Admittedly, it was more difficult to get excited about New Years’ Eve in 2005 or even 2010, given the significance of 2000. Similarly, on 11/11/11, a sense of complacency could have set in regarding convergences of ones. The year 2011 alone contained an extraordinary number of them:
1:11:11 on 1/1/11     
11:11:11 on 1/1/11      
 1:11:11 on 1/11/11     
11:11:11 on 1/11/11     
 1:11:11 on 11/1/11       
11:11:11 on 11/1/11
1:11:11  on 11/11/11      
11:11:11 on 11/11/11 
However, how many of these did the average person observe? I myself completely missed 1:11pm on 11/11/11 even though I was fixated on 11:11am and 11:11pm. I must have been “out to lunch” at 1:11pm. Although it would be 100 years before 11/11/11 would happen again, it would be “only” 10 years and a few months before 2:22pm (forget 2:22am!) on 2/22/22. Technically speaking, missing a “2” (2/ rather than 22/) means that the multiplied power of the “2” will be somewhat less. Trinitarians will have reason to get excited over 3/3/33 at 3:33pm, which will be the day after Ash Wednesday in 2033. However, the number of 3’s is one less than the number of 2’s in 2/22/22. Barring significant life-extending advances in medical science, 11:11 on 11/11/11 in 2011 was the best it could get in terms of the number of numbers in a numeric date-time convergence for those adults who happened to witness that convergence.
That this topic holds any significance whatsoever is I suspect due to the propensity of the human mind to seek and admire order. In terms of symmetry alone, the eye naturally gravitates to 1111111111 rather than 1645564336. The gambling machine that has three windows with a variety of pictures spinning around, we are naturally astonished when the same picture is shown in all three windows. Even so, three lemons does not mean bad luck any more than three apples means good health in the coming year. 11/11/11 is not an alignment by chance, even if the Gregorian calendar itself need not have been adopted when it was. Even so, the planned or arranged alignment, being both of, is inherently pleasing to the eyes and holding significance to the mind, especially if the convergence is rare and fleeting. It is as though everything makes sense, but only for a moment and then it is past. In fact, it is this basic feature of the mind—that which I call the sense-making instinct—that is the basis and appeal of a leader’s vision to followers and an organization or society as a whole. The social reality that is formulated and preached is like a series of ones in a chaotic world of fractal order and disorder.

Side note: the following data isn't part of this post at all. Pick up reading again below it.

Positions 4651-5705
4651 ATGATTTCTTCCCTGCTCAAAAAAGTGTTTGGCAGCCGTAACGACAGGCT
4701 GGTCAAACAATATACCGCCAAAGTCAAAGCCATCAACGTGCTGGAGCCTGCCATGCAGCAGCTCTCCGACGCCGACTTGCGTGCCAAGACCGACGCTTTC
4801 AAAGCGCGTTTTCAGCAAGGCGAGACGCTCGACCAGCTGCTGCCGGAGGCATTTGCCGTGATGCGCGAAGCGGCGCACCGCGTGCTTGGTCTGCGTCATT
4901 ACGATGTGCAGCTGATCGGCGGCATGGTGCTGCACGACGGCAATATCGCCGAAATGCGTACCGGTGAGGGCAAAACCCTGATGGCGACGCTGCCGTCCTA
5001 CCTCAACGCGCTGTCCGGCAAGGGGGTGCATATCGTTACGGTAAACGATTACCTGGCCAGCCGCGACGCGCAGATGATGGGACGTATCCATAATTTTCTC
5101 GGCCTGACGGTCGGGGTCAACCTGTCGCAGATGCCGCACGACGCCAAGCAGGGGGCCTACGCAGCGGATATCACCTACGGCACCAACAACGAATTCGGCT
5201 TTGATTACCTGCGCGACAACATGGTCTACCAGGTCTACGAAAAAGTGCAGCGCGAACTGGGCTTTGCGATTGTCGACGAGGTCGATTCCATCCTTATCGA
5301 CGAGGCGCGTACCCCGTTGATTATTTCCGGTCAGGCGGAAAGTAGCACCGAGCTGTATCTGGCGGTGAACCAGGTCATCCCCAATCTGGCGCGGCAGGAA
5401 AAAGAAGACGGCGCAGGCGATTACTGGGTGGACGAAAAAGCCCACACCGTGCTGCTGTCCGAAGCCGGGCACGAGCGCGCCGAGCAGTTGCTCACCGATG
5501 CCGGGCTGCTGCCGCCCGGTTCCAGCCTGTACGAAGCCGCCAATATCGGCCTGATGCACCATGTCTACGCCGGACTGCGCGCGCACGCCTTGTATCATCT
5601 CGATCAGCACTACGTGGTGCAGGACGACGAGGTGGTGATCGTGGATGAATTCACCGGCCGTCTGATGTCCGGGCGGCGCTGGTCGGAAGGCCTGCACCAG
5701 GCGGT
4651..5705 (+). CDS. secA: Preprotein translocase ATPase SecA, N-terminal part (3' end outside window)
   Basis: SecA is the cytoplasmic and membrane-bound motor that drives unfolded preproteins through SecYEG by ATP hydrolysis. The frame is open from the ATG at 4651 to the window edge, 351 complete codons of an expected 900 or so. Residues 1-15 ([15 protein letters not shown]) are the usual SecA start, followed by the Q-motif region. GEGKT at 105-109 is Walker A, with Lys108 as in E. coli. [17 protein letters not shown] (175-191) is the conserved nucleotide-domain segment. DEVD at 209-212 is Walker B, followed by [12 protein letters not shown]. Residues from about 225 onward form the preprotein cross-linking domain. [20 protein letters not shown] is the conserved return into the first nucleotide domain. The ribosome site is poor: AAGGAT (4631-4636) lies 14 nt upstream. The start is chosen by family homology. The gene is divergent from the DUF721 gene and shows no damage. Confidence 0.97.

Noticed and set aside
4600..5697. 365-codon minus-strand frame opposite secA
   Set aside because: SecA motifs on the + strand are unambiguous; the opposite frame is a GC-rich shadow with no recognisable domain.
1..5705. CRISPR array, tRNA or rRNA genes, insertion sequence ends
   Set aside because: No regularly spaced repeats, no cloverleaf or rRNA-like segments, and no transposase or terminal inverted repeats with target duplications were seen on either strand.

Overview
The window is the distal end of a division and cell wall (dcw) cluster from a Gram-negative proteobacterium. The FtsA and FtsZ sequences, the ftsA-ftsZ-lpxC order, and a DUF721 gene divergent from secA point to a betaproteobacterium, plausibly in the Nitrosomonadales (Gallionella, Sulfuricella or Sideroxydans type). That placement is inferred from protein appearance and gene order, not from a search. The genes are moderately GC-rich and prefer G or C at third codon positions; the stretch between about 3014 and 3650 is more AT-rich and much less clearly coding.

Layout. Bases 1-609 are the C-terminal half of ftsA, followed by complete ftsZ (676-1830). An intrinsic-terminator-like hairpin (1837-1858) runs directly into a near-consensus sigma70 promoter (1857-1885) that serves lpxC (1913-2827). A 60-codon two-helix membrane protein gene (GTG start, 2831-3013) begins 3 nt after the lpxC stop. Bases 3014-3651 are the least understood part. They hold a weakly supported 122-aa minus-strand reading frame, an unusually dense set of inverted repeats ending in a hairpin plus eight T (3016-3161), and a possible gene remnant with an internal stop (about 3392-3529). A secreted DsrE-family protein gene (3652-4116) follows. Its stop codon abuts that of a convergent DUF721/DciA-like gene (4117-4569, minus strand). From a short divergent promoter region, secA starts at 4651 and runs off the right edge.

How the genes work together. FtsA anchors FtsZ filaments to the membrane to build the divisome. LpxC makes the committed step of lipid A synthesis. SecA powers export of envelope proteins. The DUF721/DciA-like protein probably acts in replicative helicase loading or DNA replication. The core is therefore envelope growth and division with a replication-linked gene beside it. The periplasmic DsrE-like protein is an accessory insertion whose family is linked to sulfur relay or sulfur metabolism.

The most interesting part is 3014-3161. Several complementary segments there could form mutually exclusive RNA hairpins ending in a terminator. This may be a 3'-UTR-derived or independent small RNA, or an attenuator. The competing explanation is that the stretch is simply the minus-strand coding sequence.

Wednesday, January 3, 2018

On the "Wedding of the Century": History Made or Manufactured?

In hyping the royal wedding of William and Kate in the E.U. state of Britain, the media even in other E.U. states applied the title, “The Wedding of the Century” in spite of the fact that the century was only in the second year of the second decade. It is rather presumptuous for people alive at such a time to claim so much for their time, and therefore for themselves. Lest our self-constructed bubble unexpectedly bursts, we might let some air out of our self-constructed balloon in a controlled manner such that our bloated egos can survive without too much bruising.

It is interesting how those of us who were adults in the last decade of the 20th century did not look back to any such weddings around 1911 that might have been labeled then as "the wedding of the century."  I do not even know if there were any such royal weddings back then that might qualify. Having seen the film, “The King’s Speech” a decade into the twenty-first century, I came to know a bit about the British royals of the late 1930s, but even then I could only draw a blank from Queen Victoria to the abdication made out of love. Even in terms of American rather than European history, the twentieth century begins for me at the end of World War I and takes off with the roaring twenties—that opening act ending with the ensuing economic drama in 1929. 

From the standpoint of 2011, it seems a tad bit early for us to be labeling anything in our time as definitive for the upcoming century.  From the standpoint of people who will be adults in the 2090s, people like me are like the people who were born around the time of (or just after) the war between the USA and CSA (wrongly called a civil war as the CSA was a separate country rather than a faction contending to take over the USA) and died of old age during the 1930s or at the time of WWII. Such people were practically forgotten to the people who were adults in the (American) States during the 1990s. That is to say, we who vaunt our events “of the century” will barely register to those people who will be in a position to look back on the century.  I suspect that they will look back to the people who will have been in their prime during the 2050s thru the 2070s.  

Those people who celebrate the coming of the next century will look back to celebrities similar to how I looked as far back as to Fred Astaire and Cary Grant. Even the jazz singer whose mami pierced the silent screen in 1929 is barely on my radar screen—as if the coming of sound in moving pictures was merely the start of the century (as though the previous three decades were projected silently on a blank screen).